Re: Foucault and pragmatism

foucault@xxxxxxxxxxxxxxxxxxxxxxxxxx wrote:
> What kind of normative presuppositions are needed to make a claim about
> usefulness? That is: "useful for what?" "useful for whom?" I can't hear
> utility evoked in a discussion about Foucault without thinking of his
> critique of Bentham's panopticon, the notion that 'utility' was the
> driving force behind the techniques of disciplinary modernization he
> relates in Discipline and Punish.

This was a different conception of utility premised on the utilitarian notion of the greatest happiness for the greatest number. When I inquire as to the usefulness of Foucault's analysis/political "strategies", I mean can they achieve their goals (if they have any).

The question remains, however, does
> poststructuralism as a method have an ethical content or is it value
> neutral?  This seems to be the critique leveled from folks on the left,
> that poststructuralism/ postmodernism has betrayed the Marxist/liberal
> cause by severing knowledge from praxis  (think of Nussbaum's article
> where she says that Judith Butler is 'in league with the forces of
> evil!').  I think Foucault's work certainly suggests that he has certain
> political commitments (the plight of prisoners, workers, the mentally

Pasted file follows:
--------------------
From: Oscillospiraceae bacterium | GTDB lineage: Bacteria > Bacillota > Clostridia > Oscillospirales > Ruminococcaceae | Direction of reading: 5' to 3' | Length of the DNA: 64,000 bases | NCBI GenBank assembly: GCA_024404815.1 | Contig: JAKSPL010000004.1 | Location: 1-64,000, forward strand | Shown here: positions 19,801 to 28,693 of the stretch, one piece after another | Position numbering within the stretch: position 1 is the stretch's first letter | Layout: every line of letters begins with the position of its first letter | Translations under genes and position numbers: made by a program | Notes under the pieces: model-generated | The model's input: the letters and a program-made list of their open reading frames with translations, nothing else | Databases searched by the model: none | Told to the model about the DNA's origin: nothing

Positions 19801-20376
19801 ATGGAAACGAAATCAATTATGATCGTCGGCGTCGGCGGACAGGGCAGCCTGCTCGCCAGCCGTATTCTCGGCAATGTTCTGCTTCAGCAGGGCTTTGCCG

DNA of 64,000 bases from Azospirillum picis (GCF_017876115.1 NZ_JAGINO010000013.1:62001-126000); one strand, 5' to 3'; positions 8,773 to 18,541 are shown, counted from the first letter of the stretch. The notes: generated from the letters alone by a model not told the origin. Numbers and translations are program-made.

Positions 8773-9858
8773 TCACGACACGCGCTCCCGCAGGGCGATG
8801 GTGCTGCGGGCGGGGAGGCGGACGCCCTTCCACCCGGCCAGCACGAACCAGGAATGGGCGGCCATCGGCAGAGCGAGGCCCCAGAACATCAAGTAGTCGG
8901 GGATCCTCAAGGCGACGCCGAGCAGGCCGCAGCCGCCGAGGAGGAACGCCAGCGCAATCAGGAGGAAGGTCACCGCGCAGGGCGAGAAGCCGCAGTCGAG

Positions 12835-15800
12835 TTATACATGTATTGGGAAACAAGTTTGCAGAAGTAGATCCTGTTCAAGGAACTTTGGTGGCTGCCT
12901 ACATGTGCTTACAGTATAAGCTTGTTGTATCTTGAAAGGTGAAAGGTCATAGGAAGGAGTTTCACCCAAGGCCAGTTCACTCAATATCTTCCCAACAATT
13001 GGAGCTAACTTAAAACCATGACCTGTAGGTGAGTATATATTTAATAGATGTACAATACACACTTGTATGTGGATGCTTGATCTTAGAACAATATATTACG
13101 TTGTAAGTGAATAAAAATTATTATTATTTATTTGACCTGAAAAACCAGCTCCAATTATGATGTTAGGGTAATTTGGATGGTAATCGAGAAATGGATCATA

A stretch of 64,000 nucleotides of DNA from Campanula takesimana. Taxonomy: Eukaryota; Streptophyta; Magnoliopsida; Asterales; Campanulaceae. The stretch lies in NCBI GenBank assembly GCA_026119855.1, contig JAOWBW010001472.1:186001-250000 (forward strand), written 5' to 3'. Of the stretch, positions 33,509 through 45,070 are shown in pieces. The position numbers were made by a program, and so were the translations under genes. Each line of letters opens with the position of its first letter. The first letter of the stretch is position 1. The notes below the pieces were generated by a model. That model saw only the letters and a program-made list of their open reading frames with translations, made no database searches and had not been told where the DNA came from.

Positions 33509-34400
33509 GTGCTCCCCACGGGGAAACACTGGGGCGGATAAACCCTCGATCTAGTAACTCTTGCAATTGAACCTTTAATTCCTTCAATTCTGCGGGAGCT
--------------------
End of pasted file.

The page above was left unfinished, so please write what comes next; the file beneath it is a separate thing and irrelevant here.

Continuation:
> ill, and sexual minorities) but can these commitments be derived from his
> theories or are they a kind of Marxist/liberal residue?  

Setting aside the question of origins for the moment, how, if at all, can Foucault's work "help" the people above, if that is his intention.

Butler at one
> point (I can get the citation) suggests that postmodernism has no
> normative base, that it is merely a set of methodological tools that
> could presumably be put in the service of good or bad causes, that the
> political/ethical content has to come from somewhere else. Any thoughts?

How useful are the tools of postmodernism, or more specifically of Foucault, who never liked such a broad category anyway, for any political/ethical ideal. For Dewey, the tools used to achieve an end are to be evaluated by considering their ultimate utility in achieving that end (as opposed to some a priori morality of means as per Kant). So how and how well can the work of Foucault be used to achieve a particular end? Is it a useful political tool? This is the question Rorty asks (it is also the question he asks of liberalism).

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